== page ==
My high school English teacher was the first womakimberly-farmer-287677.jpgn I had ever heard go by the title “Ms.”  I was a high school freshman in 1979, in a small mill town in southern Maine.  Ms. Sullivan was tall, angular, smart, independent, kind of cranky, and gave no f$&ks — I loved her.

I think we all giggled about the term “Ms.” when we were arrived from Junior High.  And here I am, all these years later, remembering and writing about her.  And yes, I said her name aloud as I wrote.

Several months ago I went searching for her contact information so I could thank her for being a thought leader to me. I’ve been a marching activist for 30 years, with her to thank.  I learned that she was active in the state teachers’ union, and that she did some community service related to her love of literature. I also learned another thing.

I was too late.

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I would love to have asked her the back story about her early adoption of “Ms.”

Who do you hold in high esteem?

A mentor? Grandparent? Chill and steady Uncle Bill, who taught you to parallel park? A moms night out “colleague” who has been listening, laughing, and struggling along beside you for the last 8 years?

Want a gift of honor to commemorate a loved one and their impact on you? I have just the thing!  Gather some folks to discuss a great photo that captures your feelings.  It might be the person, the school, that old Plymouth that . Uncle Bill taught you to park.  We’ll meet online to discuss it, and I’ll add your comments to a glossy keepsake photo print. Examples and details are HERE. 

Or spend time getting to know your elders with this FREE list of 5 prompts to help the conversation flow.  It’s a great way to bond, re-bond, or hold space for someone as they remember.  If you use the questions, I’d love to know how it goes!

My grandparents’ shocking first date.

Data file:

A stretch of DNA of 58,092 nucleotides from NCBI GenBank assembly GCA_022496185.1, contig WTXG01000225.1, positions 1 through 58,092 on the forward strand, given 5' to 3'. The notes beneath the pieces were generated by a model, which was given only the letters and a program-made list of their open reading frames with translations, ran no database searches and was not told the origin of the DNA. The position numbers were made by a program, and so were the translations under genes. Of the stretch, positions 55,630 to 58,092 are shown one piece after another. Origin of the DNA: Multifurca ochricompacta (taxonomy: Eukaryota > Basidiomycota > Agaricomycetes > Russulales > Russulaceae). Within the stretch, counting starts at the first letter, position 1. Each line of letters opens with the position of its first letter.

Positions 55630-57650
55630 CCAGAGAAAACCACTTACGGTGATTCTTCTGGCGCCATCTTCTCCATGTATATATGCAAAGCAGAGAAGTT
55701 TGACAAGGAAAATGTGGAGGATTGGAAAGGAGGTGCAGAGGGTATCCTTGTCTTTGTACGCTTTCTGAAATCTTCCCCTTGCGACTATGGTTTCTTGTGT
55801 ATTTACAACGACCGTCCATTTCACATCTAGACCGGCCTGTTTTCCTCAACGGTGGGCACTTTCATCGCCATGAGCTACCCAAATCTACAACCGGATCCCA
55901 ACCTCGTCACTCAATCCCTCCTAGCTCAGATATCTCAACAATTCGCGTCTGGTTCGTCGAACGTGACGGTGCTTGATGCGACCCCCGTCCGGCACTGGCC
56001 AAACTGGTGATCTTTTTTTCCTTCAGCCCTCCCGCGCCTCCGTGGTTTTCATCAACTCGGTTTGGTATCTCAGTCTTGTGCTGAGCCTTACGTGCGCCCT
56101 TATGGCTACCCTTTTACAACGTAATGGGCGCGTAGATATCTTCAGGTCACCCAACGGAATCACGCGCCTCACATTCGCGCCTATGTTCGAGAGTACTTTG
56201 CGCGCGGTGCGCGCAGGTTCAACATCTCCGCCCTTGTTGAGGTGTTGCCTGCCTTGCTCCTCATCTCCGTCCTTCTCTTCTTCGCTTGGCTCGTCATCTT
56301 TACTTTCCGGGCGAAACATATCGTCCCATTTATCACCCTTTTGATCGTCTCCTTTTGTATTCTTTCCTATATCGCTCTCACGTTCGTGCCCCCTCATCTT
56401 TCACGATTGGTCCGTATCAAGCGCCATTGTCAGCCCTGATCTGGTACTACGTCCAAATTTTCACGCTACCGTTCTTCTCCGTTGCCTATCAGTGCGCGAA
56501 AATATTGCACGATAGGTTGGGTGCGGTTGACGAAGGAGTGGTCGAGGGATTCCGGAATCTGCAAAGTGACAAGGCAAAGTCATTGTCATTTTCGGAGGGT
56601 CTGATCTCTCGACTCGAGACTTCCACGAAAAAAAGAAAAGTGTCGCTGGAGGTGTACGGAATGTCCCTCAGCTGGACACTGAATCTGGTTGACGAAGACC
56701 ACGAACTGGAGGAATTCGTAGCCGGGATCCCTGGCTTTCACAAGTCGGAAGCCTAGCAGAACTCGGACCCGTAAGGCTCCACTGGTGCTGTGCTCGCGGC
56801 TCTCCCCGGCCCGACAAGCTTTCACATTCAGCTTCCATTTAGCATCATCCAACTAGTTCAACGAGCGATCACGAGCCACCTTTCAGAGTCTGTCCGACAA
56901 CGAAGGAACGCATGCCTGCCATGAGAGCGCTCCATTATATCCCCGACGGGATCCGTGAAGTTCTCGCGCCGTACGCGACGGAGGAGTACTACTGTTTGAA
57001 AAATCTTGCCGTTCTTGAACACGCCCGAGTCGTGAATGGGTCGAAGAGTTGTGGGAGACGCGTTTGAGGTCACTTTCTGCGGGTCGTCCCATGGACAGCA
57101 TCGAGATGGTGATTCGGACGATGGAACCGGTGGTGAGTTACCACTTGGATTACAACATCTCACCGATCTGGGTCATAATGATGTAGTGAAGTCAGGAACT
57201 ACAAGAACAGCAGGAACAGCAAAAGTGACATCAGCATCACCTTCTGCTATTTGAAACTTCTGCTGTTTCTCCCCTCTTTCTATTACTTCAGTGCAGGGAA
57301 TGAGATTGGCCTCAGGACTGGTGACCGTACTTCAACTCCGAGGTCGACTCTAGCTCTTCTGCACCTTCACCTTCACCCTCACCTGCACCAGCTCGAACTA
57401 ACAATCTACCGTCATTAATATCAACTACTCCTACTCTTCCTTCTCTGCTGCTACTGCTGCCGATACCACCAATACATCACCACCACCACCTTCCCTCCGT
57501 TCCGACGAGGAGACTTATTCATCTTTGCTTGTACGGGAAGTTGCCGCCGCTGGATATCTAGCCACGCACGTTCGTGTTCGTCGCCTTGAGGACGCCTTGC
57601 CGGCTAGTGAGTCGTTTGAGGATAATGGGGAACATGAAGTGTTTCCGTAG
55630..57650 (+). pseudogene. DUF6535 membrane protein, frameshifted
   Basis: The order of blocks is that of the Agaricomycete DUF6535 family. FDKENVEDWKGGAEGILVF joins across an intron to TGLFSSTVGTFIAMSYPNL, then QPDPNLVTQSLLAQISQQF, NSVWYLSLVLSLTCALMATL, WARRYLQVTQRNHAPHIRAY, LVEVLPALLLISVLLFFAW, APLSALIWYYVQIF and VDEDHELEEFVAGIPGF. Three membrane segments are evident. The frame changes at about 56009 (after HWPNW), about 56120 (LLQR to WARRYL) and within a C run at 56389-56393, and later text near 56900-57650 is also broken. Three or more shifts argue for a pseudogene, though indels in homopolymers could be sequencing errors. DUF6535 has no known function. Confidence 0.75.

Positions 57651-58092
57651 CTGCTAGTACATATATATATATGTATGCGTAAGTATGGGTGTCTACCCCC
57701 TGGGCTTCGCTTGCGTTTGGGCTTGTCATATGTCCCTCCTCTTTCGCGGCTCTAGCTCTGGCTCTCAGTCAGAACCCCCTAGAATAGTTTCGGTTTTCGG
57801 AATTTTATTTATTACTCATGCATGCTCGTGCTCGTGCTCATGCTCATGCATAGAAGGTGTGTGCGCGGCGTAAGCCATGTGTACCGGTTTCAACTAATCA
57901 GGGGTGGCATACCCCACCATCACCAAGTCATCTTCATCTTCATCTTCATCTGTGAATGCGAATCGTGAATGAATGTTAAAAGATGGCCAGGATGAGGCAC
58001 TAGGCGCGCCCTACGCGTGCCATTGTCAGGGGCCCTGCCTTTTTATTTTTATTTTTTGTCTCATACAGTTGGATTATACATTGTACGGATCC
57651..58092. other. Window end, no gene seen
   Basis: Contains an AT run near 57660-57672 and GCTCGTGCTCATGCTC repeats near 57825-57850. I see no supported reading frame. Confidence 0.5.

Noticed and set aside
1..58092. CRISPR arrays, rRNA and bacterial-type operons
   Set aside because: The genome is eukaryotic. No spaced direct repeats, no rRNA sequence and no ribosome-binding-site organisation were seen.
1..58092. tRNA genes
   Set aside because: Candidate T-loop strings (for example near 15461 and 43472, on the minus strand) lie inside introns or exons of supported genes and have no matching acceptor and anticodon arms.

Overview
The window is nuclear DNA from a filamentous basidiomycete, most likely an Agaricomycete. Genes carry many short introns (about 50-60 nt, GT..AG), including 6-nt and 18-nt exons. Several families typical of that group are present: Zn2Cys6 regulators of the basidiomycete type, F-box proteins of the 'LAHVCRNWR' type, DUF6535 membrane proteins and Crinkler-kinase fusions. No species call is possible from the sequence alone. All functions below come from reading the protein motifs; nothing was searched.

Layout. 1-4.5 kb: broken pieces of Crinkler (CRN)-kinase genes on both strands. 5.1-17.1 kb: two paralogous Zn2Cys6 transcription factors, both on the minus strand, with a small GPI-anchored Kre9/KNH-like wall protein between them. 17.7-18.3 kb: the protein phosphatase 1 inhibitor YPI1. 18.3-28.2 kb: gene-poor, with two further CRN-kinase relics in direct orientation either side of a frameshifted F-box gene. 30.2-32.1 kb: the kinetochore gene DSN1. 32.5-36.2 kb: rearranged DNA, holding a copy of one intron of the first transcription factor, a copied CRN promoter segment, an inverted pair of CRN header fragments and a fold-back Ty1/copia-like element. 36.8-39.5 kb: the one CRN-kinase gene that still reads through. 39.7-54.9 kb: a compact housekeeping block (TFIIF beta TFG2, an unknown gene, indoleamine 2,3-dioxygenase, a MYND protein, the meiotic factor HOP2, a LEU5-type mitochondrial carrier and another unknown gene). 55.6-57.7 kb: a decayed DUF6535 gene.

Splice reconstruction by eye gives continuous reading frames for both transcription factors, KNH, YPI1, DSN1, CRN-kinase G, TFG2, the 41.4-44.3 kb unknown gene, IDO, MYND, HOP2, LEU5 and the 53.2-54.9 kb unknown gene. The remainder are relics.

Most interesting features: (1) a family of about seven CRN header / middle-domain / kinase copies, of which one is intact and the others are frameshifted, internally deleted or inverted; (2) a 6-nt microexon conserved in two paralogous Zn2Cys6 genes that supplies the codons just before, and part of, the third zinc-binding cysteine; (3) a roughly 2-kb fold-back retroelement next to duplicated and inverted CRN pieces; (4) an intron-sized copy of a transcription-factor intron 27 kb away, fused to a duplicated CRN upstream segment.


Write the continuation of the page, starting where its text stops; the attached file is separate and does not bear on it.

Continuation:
24281661_10157035223238916_2063691728_o.jpg“Once upon a time there was a farm girl — the youngest of six kids.  She was shy and thought she was ugly.  She had some very glamorous older sisters and some very rowdy older brothers. They all lived in Aroostook County, Maine.

Imagine rural Northern Maine farm country in the 1920s — all hands on deck to harvest potatoes for 6 weeks in the fall — schools closed, housewives left their homes.  Every man, woman, and child headed to the fields.

Long days were spent bent over, digging potatoes out of the earth by hand.

Generation after generation.

Paid by the barrel.

The girl did, too. For those 4 to 8 weeks, she traded her smart dresses for a black-and-red wool plaid coat, heavy pants, work boots, and gloves. Up to fourteen hours a day.  Most workers ate hearty picnic lunches in the dirt fields.  Some farms fed their workers huge hot lunches at midday.

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One day a tall dark stranger (okay, there were no strangers in the small farm town) — a tall dark older boy noticed her and asked her on a date — and she said yes!

For their first date, Percy flew her over those potato fields in a post office airplane!  According to the Smithsonian Institution web site, the US Postal Service took over air mail services from the Army in 1918. The promise of the mail drove decisions to light landing strips, push for electric beacons, and floodlight tall buildings.  If the planes couldn’t fly at night, the mail didn’t actually move any faster than by land. The airmail pilots were considered a “suicide club” and we can only imagine what Sybil might have thought of all of this!

 

PostalAirplane.jpgNobody really remembers how soon after that first date it was that they married.  They did not “live happily ever after” — nobody does!  Haha.  But they had a family of their own and a farm of their own — where Sybil fed the farmhands enormous 4-course meals at noon — and they did good works in their community. ”